Tom Scott is with the Michigan Retailers Association.   He says the survey’s results are the most optimistic state retailers have been about the economy since the end of last year.

 "I think we’re scratching our heads a little bit over why there’s so much optimism out there…given the mixed economic news we’ve been getting. "

Politics
10:56 am
Wed August 24, 2011

Governor Snyder, Going to China

The other day, Gov. Rick Snyder’s office announced he would be going to China next month. Actually, he will be going to both China and Japan, on a whirlwind, week-long trip that will begin with his attending a trade association meeting in Tokyo.

This will be a high-powered trip. Along with him, the governor will be taking Mike Finney, the director of the Michigan Economic Development Corporation, known as MEDC; the state agriculture director, and four other economic development officials.

The reason for the trip, the governor’s communications director said, was to talk about why investment in Michigan is a good idea, and also to promote our state’s farm products.

Politicians often get criticized for taking junkets abroad -- sometimes rightly so. But not only is this trip a good idea, it is terribly necessary and way overdue.  In Toledo, just to our south, Chinese businessmen have spent millions to buy land along the Maumee riverfront, which they plan to develop for a variety of uses.

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Economy
1:52 pm
Sun August 21, 2011

Using "Pure Michigan" campaign to rebrand the state's business climate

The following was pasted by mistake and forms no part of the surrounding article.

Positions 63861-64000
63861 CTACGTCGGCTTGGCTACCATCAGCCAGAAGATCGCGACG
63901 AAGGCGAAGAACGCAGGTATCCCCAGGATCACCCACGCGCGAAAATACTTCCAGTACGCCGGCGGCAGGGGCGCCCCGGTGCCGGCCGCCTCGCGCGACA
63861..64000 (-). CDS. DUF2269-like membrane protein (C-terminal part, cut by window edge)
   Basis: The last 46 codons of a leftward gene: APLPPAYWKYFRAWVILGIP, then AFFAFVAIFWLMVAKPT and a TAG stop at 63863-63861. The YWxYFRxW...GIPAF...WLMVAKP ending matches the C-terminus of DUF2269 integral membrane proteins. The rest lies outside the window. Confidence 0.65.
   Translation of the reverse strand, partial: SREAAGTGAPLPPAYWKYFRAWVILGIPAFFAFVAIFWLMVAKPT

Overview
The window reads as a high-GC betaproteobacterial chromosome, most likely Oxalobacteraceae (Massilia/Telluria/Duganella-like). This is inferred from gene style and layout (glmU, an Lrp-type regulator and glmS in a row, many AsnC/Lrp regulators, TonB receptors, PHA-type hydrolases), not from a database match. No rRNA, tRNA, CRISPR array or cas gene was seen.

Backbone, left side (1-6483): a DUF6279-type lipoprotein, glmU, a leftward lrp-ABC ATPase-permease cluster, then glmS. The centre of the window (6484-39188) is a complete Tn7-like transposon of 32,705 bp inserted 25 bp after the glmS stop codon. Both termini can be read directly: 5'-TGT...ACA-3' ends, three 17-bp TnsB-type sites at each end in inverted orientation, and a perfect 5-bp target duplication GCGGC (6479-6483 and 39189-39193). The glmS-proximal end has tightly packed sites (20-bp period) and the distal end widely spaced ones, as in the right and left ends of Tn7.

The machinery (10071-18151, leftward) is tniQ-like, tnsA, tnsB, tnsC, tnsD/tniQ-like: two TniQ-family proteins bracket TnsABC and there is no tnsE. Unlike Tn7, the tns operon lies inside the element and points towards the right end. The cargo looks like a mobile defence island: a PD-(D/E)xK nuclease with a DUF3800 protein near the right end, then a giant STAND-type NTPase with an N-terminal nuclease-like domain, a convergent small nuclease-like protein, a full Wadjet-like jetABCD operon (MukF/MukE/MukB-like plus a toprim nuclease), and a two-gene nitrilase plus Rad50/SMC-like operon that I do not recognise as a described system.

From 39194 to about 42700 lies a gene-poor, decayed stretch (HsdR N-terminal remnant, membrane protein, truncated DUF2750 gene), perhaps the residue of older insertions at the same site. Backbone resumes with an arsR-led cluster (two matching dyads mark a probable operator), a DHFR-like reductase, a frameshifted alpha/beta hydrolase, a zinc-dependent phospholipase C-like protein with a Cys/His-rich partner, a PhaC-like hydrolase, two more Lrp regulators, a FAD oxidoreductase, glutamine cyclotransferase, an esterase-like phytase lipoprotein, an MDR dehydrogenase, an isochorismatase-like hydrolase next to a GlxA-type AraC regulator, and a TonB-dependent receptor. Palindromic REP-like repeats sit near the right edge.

MEDC President Michael Finney (left) listens as Michigan Gov. Rick Snyder talks to reporters at the Michigan International Speedway prior to the start of the Pure Michigan 400
(photo by Steve Carmody/Michigan Radio)

The “Pure Michigan” tourism campaign targeted a new audience over the weekend….NASCAR fans.   The state tourism marketing campaign sponsored the nationally televised “Pure Michigan 400” race on Sunday at Michigan International Speedway.   It's part of the state’s 25 million dollar tourism promotion budget.  

Michael Finney is the President the Michigan Economic Development Corporation.  He says the NASCAR sponsorship is part of an evolution of the marketing campaign.  

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Changing Gears
11:26 am
Fri July 29, 2011

Road Trip: Orrville, more than a company town (Part 5)

John Schmid vice president of Smith Dairy in Orrville, OH. The family adopted the business name Smith before World War I—a time when the German-sounding Schmid was not an asset.
Dan Bobkoff Changing Gears

Our Changing Gears team has been on the road this week traveling to some of our company towns in the Midwest.

Changing Gears is a Michigan Radio project looking at the economic transformation of the industrial Midwest.

Our final stop is Orrville, Ohio: A place that seems like a company town, but there’s long been a whole lot more going on in Orrville.

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Changing Gears
10:16 am
Thu July 28, 2011

Road Trip: Norwalk saves its company (Part 4)

Saving Norwalk Furniture means about 150 locals have jobs again.
Dan Bobkoff Changing Gears